I’m also thinking, as a student, whether being assessed would affect how I write on a blog. E.g. would my writing style be more formal? Would I be less open about mistakes and confusion? Or would I be more likely to let my blogging slip if it wasn’t assessed?
Just wonderings out loud having not given much thought to this before – would be really interested in how you (or others) have tackled these sorts of questions.May 20, 2013 at 4:21 pm #3895
I guess a learner might interpret no feedback in the blog as bad if they weren’t getting verbal feedback a lot of the time. I have also heard that school students judge their blogging only by the number of comments they get back!
I judge a good blog probably in a very similar way as to how I also judge a good sketchbook (or any other supporting work). I look for evidence of research and analysis that is meaningful in that it is particular (not meandering) and helps inform the learner about whatever is needed – ie styles, techniques, theory, inspiration, audience and so on. I also look for conclusions, ideas, evaluation and reflection. These are generic to any project, but I’d also be looking for evidence that specific learning outcomes have been addressed usefully (or indeed, sometimes at all!).
I look for ability to self-regulate their design process, to take on board feedback and to reflect. I don’t look for “good” writing or spelling in the posts (only in the going-in-front-of-the-public pieces of design) because I don’t want to stifle the learning, or especially the creativity, by stopping to correct all the time. However, this is also a throw back to what went on in private sketchbooks and now I do have to remind learners about curating their public persona and spelling etc is, of course, part of that in a professional sense. So this raises another issue! Blogs are however, good for rehearsing writing styles and getting uses to making a rounded post. I also like to see learners taking ownership and using their blogs for linking to other personal or professional blogs or portfolio websites, or adding other topics and design portfolios within their blogs. The latter in particular is useful in a professional development sense.
Your last point about letting blogs slip is also very pertinent. Some people take to it naturally and fly with it. Others do, admittedly, slack if not prompted. I have also started blogging with groups from other disciplines that I am not with all the time (ie a fashion group and a television group) and these only used their blogs patchily or even not at all. There was an article published recently (linked in #ocTEL Tweets – but I have forgotten the reference right now) which said that learners only use technology when prompted to by tutors. I think this may well be true as where my learners have been really persistently encouraged to they do use blogs well (not all do – they have a choice) and when not always prompted or when they don’t see the use, they quite often leave them. On my f2f graphics course all the staff refer to the blogs and they are used directly in summative assessment, whereas on these other courses only one or two staff did so they were not seen by learners as “necessary”.
Hope this helps.
Sancha (@GraphDesProject)May 20, 2013 at 5:37 pm #3899AliShephMember
Interesting posts. This would a very radical approach in my discipline. We’re trying reflective logs for the first time, and my aim would be to turn these into a blogging requirement eventually, but cultural shift would be needed, to say the least.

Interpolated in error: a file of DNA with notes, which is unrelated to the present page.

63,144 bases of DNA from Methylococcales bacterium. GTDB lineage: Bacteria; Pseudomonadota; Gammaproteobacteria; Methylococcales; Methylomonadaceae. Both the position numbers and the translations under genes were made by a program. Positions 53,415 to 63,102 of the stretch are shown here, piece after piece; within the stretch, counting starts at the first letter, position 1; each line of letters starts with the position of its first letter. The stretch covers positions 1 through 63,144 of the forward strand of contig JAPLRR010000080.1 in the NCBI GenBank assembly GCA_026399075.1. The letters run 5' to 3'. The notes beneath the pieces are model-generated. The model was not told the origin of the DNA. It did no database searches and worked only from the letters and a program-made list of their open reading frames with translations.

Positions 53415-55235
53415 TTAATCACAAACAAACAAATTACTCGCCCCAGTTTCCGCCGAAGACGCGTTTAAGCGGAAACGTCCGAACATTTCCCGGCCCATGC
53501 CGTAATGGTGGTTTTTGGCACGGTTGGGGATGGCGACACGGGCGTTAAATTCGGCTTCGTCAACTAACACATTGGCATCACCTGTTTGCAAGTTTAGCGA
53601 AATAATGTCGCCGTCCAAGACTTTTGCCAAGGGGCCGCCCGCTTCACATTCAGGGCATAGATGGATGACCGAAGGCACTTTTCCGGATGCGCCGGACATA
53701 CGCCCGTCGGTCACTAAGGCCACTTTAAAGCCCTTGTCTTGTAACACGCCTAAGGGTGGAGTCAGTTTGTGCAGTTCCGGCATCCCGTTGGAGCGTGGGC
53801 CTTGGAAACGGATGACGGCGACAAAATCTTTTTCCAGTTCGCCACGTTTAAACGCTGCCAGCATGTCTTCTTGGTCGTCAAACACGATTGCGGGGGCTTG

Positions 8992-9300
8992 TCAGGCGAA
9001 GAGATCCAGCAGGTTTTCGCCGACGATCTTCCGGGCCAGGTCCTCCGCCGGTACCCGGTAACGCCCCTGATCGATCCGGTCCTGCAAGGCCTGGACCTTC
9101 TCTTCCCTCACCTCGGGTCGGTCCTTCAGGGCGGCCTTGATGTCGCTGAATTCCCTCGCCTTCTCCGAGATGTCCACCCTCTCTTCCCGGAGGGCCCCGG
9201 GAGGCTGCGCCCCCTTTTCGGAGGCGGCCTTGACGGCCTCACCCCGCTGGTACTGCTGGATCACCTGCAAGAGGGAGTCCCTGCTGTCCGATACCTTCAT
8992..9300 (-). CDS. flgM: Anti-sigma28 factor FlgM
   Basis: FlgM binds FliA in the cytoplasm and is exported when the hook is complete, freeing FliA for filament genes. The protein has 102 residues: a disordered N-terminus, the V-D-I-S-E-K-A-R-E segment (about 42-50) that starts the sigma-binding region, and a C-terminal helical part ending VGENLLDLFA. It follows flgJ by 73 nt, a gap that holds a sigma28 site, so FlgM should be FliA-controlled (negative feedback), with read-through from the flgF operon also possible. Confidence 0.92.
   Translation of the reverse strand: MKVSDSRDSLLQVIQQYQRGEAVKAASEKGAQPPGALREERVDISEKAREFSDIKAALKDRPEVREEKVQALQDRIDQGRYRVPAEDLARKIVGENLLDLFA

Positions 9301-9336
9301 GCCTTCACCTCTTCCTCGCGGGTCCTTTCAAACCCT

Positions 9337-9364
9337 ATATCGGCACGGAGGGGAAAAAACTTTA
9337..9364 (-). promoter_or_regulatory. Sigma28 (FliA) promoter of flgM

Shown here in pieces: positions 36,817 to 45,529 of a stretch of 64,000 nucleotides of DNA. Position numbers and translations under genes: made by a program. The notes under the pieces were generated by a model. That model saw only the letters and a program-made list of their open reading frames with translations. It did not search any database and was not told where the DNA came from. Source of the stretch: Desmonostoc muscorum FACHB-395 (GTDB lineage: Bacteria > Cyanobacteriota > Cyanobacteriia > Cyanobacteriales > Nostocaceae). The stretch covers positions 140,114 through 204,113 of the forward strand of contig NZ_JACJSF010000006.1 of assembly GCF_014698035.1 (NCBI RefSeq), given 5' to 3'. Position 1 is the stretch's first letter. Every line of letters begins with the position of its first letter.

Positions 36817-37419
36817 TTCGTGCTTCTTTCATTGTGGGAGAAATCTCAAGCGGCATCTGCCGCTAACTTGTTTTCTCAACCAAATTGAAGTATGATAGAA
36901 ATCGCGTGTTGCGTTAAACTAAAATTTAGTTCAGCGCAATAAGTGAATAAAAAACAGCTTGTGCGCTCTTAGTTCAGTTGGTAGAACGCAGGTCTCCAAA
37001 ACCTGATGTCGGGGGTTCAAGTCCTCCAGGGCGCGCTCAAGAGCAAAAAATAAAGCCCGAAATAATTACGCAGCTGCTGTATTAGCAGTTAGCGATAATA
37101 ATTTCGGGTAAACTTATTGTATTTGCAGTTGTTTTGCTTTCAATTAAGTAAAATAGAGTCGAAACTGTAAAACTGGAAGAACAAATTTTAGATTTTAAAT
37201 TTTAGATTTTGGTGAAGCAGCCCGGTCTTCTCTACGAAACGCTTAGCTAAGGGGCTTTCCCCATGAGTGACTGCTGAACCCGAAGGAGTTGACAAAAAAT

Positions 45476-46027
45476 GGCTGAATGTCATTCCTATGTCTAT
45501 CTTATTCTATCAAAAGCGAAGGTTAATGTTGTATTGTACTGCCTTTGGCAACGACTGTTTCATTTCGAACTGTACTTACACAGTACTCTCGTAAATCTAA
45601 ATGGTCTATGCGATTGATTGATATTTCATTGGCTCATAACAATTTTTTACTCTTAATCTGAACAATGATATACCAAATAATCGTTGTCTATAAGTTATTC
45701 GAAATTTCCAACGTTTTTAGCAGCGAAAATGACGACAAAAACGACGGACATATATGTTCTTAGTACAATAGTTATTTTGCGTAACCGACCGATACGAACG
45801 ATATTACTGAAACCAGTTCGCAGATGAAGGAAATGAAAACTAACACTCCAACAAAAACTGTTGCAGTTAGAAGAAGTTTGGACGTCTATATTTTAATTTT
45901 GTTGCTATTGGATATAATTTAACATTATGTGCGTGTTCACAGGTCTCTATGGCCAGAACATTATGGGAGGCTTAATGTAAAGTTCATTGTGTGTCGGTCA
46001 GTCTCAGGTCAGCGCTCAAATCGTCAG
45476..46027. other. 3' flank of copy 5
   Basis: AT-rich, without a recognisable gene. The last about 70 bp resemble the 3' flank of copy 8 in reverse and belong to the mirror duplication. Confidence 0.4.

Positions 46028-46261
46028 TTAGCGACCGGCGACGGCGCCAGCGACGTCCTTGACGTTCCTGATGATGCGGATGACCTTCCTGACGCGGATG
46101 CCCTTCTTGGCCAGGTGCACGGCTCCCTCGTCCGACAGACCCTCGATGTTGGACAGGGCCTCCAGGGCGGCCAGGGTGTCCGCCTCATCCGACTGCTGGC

I’ve done some critique of some other methods at:
http://alicesadventuresinedtech.wordpress.com/2013/05/19/octel-week-6-assessment-and-feedback-if-you-do-only-one-thing/May 20, 2013 at 11:50 pm #3903PeterHartleyMember
If you want to consider other technologies that might also be useful then I think you should consider how you might incorporate audio and video in your feedback.
There is a fair bit of evidence that audio feedback can be very useful as it allows you to give much more and more personal feedback in the same time as a tutor – this is my own experience and there are studies which back me up.
For the use of video you might want to look at the work of James McDowell from Huddersfield – http://www.jamesmcdowell.com/Epigeum/ . A very different subject area but the idea of commenting directly on students’ visual productions could be adapted to your area.
Some years ago I was associated with postgraduate work in Design where we replaced the traditional paper-based portfolio with an assessment where students has to present their ‘design story’ within the constraint of 6 Powerpoint slides (using the notes field for personal reflections). Students found this very demanding but much more satisfying than the ‘bung everything in’ strategy many of them applied to conventional portfolios. I don’t know how (or whether) they have updated this approach to use different technologies.May 21, 2013 at 8:48 pm #3926ElizabethECharlParticipant
I am taken with the issue about using blogs and where the feedback is given – it is a real concern. This approach will suit some subjects much more easily than others, it is more a case of experimenting and being very clear about the criteria required. I am aware of a film course where students who put their first attempt at film on YouTube were castigated by the public. Thereafter the VLE was used as a more secure environment for students to show what they had learnt.May 22, 2013 at 3:40 am #3930James KerrParticipant
I think if I were in Sancha’s position I would be slightly more conservative about the use of blogs as the primary means of assessment. I think it is a good component to include, as it would be an accurate representation of how their work will be assessed by consumers and the public later in their fields, but for academic assessment, I would provide the rubric-guided assessment notes private, with the option of posting a “critical” review on a more public blog space. The assessment would be directly related to the assignment, but the review would be more related to the “spirit” of the assignment, in terms of an artistic commentary.May 22, 2013 at 10:54 am #3941